My sisters and I spent our early years on a diet of vegetables and mashed fruit. We were children of the Mother of all Budgets. Dad was in and out of work, and the old Family Benefit scheme — the weekly, universal payment that sustained thousands of families from the 1940s to 1991 — became a means-tested family tax credit available only to parents in work. Around this time, I suspect, Mum and Dad made an unspoken pact: we are going to find a way to get this family thing right, somehow. Mum went off cigarettes and parties. Dad became a teetotaller and, on orders from Mum, left the Mob.
This is how the lower classes were expected to respond to hardship: with individual sacrifice and piety. In a traditional telling, this is where our new family transcends its circumstances through grit, discipline and sheer bloody hard work. Mum, who today is a scientist working on developing fungi to break down dioxins in the soil on old industrial waste sites, the hero out of one of Dad’s children’s stories, is a striver. Dad, an elected local-body politician, similar to his own biological father, is a hard grafter.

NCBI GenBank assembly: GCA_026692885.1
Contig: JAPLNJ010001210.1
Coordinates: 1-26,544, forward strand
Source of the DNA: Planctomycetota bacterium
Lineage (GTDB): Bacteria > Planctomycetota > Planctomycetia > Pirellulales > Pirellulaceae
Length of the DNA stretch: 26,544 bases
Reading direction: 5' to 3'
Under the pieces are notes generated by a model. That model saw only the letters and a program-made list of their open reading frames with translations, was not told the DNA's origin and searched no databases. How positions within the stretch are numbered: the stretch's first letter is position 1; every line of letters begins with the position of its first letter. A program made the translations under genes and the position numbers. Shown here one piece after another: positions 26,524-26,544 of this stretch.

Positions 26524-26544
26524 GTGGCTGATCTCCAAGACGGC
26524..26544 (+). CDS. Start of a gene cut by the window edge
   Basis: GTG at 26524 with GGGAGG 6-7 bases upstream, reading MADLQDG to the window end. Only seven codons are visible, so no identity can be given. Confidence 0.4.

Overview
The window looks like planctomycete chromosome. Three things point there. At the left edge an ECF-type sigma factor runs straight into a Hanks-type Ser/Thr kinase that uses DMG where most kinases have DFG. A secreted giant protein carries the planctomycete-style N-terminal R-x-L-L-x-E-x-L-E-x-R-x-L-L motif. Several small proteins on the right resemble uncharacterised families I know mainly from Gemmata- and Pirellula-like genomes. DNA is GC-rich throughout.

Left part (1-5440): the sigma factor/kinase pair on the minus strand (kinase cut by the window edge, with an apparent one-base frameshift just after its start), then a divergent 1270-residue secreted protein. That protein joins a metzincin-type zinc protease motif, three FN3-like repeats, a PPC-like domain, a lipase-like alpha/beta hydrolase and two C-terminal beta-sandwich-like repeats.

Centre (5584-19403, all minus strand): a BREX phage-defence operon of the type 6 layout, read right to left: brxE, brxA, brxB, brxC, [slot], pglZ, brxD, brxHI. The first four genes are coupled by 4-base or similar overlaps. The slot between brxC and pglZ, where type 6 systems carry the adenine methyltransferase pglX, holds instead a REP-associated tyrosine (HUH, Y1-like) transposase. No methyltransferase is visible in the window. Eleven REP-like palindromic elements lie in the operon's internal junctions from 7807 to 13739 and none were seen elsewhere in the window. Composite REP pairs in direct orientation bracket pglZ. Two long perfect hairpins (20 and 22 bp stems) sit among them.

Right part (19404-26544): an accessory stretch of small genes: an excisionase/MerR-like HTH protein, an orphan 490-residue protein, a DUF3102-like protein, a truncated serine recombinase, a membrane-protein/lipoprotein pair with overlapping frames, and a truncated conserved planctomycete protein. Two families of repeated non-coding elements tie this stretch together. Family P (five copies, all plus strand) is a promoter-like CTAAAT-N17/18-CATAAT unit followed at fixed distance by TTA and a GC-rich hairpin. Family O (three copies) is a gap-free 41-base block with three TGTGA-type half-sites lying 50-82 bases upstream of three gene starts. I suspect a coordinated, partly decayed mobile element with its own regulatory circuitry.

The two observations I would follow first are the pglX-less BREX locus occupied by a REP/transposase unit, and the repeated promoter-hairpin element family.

But this is not a traditional telling. As young people Mum and Dad felt disconnected from their own histories, but they were also beneficiaries of them. When Mum went to university as an adult, her parents would often cover the family shortfalls: extending loans that became gifts; even buying the family home from Mum and Dad so that we could upsize to a new, bigger home a few blocks away. Dad’s parents paid for the last family trip to Samoa, where we keep in contact with his biological family.